“To a certain extent I take a little pride that people don’t like playing against you and that’s part of my job so I’ll go with it.”
That’s a quote from Pat Kaleta from WGR550 am radio this morning, talking about what it means to be on The Hockey News’ “10 Most Hated NHL Players.” Sharing his thoughts with Howard Simon and Jeremy White, he conceded that he must change his game in order to remain as a feared, but more reliable, weapon on the ice.
Buffalo74 touched yesterday upon his reckless style that lead to a benching, a suspension, and a fine:
“Again, big hits are important. Acknowledged.
It’s just that the stupid hits are more important, because those are the ones that get you in the penalty box – those are the ones that leave NHLers brains’ scarred with lesions and disease.
Lindy Ruff has seen enough. He has benched Kaleta over his reckless play this season. Let’s hope that the benching gave Kaleta the chance he needed to review his style of hard hitting.
Keep it clean, Pat.”
I provided plenty of links to examples of Pat’s play that had landed him in the dog houses of his coach and of his peers. Not all of you agreed with the assessment, and that is fair enough. But Pat knows he needs to change his style, and so does Ruff. From today’s Buffalo News:
“Every team has guys everybody hates. It’s the level of hate,” Ruff said. “Pat is a hard hitter. He’s one of those guys that fits that category of ‘you have to keep your head up when you’re on the ice against him.’ … His hatred comes from the type of hits he imposes. He’s had devastating hits in the past that have done a lot of damage.”
The trick for Kaleta is to keep delivering devastating hits, but without said damage. And it’s not an easy task. Again, from his WGR appearance:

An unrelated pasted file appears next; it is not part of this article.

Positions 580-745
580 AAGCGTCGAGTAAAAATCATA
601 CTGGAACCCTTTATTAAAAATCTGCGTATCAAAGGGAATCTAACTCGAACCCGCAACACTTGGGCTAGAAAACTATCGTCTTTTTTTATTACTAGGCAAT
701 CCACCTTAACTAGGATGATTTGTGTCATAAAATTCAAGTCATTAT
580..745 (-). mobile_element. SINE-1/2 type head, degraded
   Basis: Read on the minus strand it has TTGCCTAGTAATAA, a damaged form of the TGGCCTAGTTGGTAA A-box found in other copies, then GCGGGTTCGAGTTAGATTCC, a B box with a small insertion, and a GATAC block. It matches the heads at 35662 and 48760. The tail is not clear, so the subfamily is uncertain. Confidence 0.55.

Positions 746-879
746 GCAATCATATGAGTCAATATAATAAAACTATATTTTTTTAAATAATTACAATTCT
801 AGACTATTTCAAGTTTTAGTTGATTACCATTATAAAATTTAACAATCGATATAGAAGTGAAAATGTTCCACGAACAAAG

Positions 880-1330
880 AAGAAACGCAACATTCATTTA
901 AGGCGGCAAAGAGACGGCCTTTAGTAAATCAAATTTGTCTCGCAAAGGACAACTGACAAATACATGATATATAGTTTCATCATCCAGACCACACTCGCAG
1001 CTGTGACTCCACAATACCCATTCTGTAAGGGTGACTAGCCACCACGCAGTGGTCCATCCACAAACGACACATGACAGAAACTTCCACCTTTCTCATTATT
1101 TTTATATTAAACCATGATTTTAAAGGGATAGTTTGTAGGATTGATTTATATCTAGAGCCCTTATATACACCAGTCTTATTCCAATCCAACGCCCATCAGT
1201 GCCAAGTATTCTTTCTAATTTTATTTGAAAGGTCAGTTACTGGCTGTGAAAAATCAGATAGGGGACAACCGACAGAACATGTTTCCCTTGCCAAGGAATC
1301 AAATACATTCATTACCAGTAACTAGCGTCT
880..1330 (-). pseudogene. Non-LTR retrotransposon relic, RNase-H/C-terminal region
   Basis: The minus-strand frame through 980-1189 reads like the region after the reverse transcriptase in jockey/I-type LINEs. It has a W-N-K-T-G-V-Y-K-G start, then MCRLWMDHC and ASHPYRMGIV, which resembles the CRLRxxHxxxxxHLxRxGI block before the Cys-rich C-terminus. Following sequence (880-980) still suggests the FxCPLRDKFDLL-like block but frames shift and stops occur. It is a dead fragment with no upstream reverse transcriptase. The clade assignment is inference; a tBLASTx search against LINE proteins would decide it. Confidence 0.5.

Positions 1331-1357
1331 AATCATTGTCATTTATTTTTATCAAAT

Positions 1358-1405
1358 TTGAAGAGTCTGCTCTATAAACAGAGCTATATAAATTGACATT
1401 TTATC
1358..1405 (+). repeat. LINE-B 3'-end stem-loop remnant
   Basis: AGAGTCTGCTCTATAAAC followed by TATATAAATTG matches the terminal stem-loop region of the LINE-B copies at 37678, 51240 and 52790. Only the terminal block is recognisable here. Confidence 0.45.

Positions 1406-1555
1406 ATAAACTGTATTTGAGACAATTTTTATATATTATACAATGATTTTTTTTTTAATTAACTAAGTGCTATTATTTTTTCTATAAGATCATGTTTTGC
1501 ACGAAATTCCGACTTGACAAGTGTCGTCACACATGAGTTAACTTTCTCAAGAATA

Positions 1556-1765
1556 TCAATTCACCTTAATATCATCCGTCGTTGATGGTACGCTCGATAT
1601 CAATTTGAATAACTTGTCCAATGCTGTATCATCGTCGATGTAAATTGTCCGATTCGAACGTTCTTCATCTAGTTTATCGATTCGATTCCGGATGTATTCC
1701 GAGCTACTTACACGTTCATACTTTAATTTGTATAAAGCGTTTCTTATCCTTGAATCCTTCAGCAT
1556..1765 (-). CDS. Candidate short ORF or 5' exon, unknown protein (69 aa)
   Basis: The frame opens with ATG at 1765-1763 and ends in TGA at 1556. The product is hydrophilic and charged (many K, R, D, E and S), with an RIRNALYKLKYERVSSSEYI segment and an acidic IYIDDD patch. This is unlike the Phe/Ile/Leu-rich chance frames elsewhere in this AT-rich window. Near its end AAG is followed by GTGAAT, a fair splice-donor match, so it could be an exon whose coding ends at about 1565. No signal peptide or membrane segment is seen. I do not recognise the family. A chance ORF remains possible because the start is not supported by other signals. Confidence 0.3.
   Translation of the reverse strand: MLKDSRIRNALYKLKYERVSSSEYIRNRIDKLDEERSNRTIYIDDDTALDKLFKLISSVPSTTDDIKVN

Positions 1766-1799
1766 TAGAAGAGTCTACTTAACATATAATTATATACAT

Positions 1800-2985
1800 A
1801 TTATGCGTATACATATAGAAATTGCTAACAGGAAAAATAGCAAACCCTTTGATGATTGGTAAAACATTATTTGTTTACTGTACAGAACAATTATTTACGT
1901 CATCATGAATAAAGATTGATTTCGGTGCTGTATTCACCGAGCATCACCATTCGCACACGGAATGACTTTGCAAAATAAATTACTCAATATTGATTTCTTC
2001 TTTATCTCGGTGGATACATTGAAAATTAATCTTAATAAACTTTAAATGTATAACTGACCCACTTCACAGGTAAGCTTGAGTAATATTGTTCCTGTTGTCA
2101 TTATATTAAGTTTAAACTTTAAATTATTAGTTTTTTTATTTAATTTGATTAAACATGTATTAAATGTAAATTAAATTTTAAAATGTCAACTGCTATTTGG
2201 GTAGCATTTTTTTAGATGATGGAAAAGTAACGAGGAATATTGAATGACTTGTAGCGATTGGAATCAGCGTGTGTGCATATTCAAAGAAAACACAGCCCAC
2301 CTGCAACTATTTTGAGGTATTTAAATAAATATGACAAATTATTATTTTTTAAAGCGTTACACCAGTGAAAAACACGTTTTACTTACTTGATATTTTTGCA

“It’s a real fine line playing on that edge but it means being a little bit smarter and being a player…I’m never going to lose that grittiness and my hits are going to be there.”
“I go hard. Hitting has gotten me into the league and that’s (where) my knack was and it still is. I have to work hard from this point on through the summer and next year changing my game, and being a player that is on that line of being hated, and going out there and playing the game – and maybe not that I’m worried about other players and what others think – but maybe I’ll be more of a respected player.”
It doesn’t sound like he’s exactly gotten a handle on it yet – on how to stay on the clean side of that fine line – but he is working towards it, and that is a good thing. Again, from the WGR interview:
“I’ve thrown say 500 hits and 5 of them have been maybe over the line which is going to happen because people are human and make mistakes. By no means do I want to be player hitting with my elbow out or intentionally trying to hurt somebody.”
“When I hit, I find it more of an art form and I take pride in my hits. I don’t want to be known as a player who is going out there and targeting the person’s head.”
Kaleta is truly an artist of the open ice hit, but those 5 hits could end 5 careers. He will always be gung-ho about that part of his game – like he said, hitting is what got him to this level. Maybe, then, it will be the simple discovery of when and how he becomes overenthusiastic on the ice, that will keep him from crossing the line.
If his style of play tells us anything, it is that he is going to give this effort every resource of his mind and body.
Here’s to hoping that he will emerge from this with his trademark verve but with a further mastery of technique. If he is successful, he will be just as feared as ever – and his new body of work will make it very, very hard to find reasonable cause to put him on this kind of list again.